• Question 6

Match up these part-sentences about Rutherford's scattering experiment.

CORRECT ANSWER

Column A

Column B

What Rutherford did was
to fire alpha particles at a shee...
He expected
to see the particles go through t...
What happened was
some particles bounced back
EDDIE SAYS
This was a really surprising result, which is why Rutherford spoke about bullets and tissue paper. Once you know about the nuclear model of the atom, it becomes much easier to explain what happened.
  • Question 7

Match up these part sentences to explain why the nuclear model of the atom explained Rutherford's experiment. 

CORRECT ANSWER

Column A

Column B

Most particles went through the f...
they did not hit a nucleus
A few particles bounced back becu...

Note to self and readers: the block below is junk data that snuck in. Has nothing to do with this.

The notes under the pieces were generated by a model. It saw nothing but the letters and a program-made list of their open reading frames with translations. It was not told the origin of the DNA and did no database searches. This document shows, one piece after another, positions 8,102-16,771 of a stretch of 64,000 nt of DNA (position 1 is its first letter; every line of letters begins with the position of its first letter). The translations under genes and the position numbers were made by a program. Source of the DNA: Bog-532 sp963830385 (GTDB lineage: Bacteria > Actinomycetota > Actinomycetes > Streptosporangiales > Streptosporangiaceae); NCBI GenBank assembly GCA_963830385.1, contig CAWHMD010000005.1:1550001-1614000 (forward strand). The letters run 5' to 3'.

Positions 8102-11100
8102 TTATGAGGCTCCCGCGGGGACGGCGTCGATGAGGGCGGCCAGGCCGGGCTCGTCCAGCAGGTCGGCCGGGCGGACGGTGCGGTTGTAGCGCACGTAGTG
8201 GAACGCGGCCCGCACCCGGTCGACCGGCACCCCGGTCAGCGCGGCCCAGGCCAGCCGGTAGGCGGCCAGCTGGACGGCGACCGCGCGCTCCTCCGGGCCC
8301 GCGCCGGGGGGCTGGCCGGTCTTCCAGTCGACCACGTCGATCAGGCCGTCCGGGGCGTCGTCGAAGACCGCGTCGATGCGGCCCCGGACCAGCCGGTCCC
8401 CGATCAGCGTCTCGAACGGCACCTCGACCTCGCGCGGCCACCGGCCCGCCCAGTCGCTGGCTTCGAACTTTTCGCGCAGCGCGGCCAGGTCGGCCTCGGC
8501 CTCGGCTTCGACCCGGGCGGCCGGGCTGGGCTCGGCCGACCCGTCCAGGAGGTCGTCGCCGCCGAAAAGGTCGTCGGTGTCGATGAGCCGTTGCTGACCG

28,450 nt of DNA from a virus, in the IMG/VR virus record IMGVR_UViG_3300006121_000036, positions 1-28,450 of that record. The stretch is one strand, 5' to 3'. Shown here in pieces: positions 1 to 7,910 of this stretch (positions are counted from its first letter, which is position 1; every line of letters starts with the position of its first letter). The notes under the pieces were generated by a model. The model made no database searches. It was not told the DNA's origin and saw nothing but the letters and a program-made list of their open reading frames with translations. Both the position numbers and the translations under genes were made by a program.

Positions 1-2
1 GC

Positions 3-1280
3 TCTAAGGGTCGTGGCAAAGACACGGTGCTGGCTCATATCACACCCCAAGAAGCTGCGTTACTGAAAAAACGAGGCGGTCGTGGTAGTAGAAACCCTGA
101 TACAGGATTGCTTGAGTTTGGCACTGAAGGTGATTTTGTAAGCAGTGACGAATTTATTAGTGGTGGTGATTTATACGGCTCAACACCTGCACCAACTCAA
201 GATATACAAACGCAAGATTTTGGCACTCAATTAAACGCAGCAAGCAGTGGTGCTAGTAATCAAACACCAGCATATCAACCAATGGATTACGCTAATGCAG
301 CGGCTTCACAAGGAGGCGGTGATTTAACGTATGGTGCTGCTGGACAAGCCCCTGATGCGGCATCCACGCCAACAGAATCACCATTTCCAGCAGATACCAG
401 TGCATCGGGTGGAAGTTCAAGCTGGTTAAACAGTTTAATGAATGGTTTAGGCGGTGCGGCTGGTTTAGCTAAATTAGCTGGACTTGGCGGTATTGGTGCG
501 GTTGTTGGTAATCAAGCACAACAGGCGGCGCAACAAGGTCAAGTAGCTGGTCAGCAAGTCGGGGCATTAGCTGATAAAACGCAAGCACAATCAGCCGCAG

they hit a nucleus
The number bouncing back was smal...
the nucleus is very small
EDDIE SAYS
Have another look at the diagram of the scattering experiment if you're not sure about these.
  • Question 8

Which of these were arguments against Rutherford's model of the atom?

CORRECT ANSWER
Atoms only gave off certain colours of light
Electrons would be pulled into the nucleus
Atoms only absorbed certain colours of light
EDDIE SAYS
The important reasons in science are the ones which come from things people can see or measure, not who came up with the idea or when.
  • Question 9

How did Owen Chadwick change the model of the atom from what went before?

CORRECT ANSWER
Say that some of the particles in the nucleus were neutrons
EDDIE SAYS
If you think about it, it's not surprising that neutrons were the last particle to be discovered in the atom. They are in the nucleus, and they don't have any electrical charge- this makes them hard to find.
  • Question 10

Complete the gaps in this paragraph about our modern model of the atom. Use these words:

 

electrons

neutrons

nucleus

seen

shells

CORRECT ANSWER
EDDIE SAYS
This mental picture is really important; look at the diagram again if you are unsure.
---- OR ----